Wildlife Trusts calls for ‘Wildbelt’ as part of planning strategy

“Planning needs to identify where nature can be restored and recover, and then protect the places where this is happening.” Dr Sue Young, Head of Land Use Planning and Ecological Networks at The Wildlife Trusts, proposes a ‘Wildbelt’ – areas of protected land that allow nature to recover – to be integrated into the UK Government’s planning reforms. 

Hedgehog in a field
Dr Sue Young

The Wildlife Trusts wants a planning system fit for the future, that enables nature to bounce back from the catastrophic declines of recent decades and protects new wild areas that are in recovery as part of a ‘Wildbelt.’

The Government’s planning reform proposals for England are sweeping. The Government makes it far easier for developers to get permission to build but does little to tackle the looming problems of the 21st century: climate emergency, nature crisis and increasing health inequalities. These problems are interlinked, and a healthy natural environment is vital to help tackle them. Natural habitats soak up carbon and woods, peatland and saltmarsh are some of the most important and cost-effective means of storing atmospheric carbon. But their destruction releases carbon and makes climate change worse.  

The planning system enables local governments to decide how land should be used to provide the things communities need, including the land for nature that provides these natural solutions to climate change. Nature’s recovery must be at the heart of planning reform.

If the natural world is to thrive once more, the work can’t just happen on nature reserves.  We need a network of spaces for nature interlaced across towns and the country. This is beginning to be created, but there is little protection for wild places that are in recovery.

At the moment, local plans protect only the places that are most important for nature. This isn’t enough: planning needs to identify where nature can be restored and recover, and then protect the places where this is happening. The Wildlife Trusts is proposing a new designation to make this happen called Wildbelt.

It is vital that these Wildbelt areas are close to where people live.

During lockdown in the spring, walks in local green spaces brought many people closer to nature. For some, this was a lifeline; for others, especially children, simply a chance to burn off energy. Whether people particularly notice nature or not, research by the World Health Organization shows that time spent in places full of nature is good for you and makes you feel better. Such places are different to parks – instead of mown grass with the odd tree, wild places are more diverse, with a range of habitats – full of birdsong, the possibility of encountering a kingfisher skimming over water, the buzz of bees or the dart of a dragonfly.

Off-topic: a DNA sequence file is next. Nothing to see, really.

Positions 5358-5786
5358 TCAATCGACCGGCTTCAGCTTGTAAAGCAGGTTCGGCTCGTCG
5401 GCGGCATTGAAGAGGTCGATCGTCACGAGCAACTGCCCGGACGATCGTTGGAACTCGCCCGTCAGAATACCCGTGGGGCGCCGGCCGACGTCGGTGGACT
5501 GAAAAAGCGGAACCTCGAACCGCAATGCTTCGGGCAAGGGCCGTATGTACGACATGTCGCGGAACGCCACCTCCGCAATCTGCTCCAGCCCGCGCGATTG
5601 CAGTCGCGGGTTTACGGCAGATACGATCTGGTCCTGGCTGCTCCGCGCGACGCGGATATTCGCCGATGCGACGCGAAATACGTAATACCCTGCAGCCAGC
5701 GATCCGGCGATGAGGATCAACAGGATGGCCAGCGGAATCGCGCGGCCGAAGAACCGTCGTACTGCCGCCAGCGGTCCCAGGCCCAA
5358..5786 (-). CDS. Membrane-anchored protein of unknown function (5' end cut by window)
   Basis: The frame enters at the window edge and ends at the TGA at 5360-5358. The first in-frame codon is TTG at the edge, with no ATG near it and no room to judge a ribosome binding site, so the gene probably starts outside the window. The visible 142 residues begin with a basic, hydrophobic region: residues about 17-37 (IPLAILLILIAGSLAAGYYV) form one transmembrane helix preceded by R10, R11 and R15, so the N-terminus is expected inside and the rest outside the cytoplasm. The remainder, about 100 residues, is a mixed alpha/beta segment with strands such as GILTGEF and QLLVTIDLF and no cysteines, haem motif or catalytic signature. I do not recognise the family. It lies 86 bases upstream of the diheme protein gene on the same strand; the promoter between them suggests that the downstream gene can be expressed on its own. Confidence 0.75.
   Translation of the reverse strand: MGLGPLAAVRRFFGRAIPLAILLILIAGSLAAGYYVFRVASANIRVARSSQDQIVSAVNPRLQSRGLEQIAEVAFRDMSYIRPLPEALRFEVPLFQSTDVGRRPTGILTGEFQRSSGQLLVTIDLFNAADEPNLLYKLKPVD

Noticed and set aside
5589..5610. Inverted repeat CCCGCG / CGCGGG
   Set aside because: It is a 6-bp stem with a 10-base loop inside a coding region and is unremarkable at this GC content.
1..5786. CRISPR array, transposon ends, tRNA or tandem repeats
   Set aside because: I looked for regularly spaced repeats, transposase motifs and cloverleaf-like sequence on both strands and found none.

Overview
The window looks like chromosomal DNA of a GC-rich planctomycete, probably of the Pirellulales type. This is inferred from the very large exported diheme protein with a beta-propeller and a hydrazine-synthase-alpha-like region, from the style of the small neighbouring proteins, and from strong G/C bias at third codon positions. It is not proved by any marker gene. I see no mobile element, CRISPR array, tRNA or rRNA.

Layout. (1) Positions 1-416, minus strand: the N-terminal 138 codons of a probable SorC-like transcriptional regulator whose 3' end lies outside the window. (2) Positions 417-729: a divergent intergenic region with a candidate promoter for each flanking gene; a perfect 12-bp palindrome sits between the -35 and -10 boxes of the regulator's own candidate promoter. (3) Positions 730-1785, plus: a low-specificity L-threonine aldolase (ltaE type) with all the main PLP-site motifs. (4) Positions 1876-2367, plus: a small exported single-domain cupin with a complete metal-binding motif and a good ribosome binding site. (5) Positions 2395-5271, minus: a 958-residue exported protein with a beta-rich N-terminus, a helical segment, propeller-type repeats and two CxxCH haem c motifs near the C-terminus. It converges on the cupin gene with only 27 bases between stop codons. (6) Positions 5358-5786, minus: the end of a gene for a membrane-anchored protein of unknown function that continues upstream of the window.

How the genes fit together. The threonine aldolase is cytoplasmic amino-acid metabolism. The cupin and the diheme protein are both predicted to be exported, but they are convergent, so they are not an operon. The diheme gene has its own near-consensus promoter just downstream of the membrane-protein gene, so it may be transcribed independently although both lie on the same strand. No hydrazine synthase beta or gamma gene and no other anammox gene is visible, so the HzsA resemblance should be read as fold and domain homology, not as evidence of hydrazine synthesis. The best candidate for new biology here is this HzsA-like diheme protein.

Air pollution costs lives and is a big contributor to health inequalities. In a report by the Air Quality Expert Group to Defra, as well as to the Scottish, Welsh and Northern Irish Governments, it was revealed that strategically placed vegetation barriers can be very effective to change the way pollution is dispersed, reducing local people’s exposure to pollution by up to 50 per cent. A 2009 report by Natural England found that by weaving a network of nature through the places where people live, giving everyone access to nature and green spaces, we could help tackle preventable illnesses such as obesity and heart disease, saving millions for the NHS.

The Wildlife Trusts believes the planning system must deliver the development that people want without compromising the ability of future generations to meet their own needs.  

Planning reform should:

  1. Support nature to recover and ensure people have easy access to nature.  A Nature Recovery Network must be integrated into all areas.

  2. Maintain and strengthen protection for nature and environmental standards.  Assessment of environmental impact must take place before development is permitted.

  3. Help to address the ecological and climate crises. A new designation – Wildbelt – is needed to secure the future of the land that we are putting into recovery so that we can reach at least 30 per cent of land for nature by 2030.

  4. Enable people to engage with the planning system at the point where it is meaningful to them and sufficient information is available to understand the impacts on nature and on local communities.

  5. Ensure that local plans and development proposals are informed by accurate ecological information so that development avoids damaging our fragile environment and contributes to its recovery.

The Wildlife Trusts is urging members of the public to back our principles and add their own views to the consultation, found at this link, before it closes on 29 October.

Dr Sue Young is Head of Land Use Planning and Ecological Networks at The Wildlife Trusts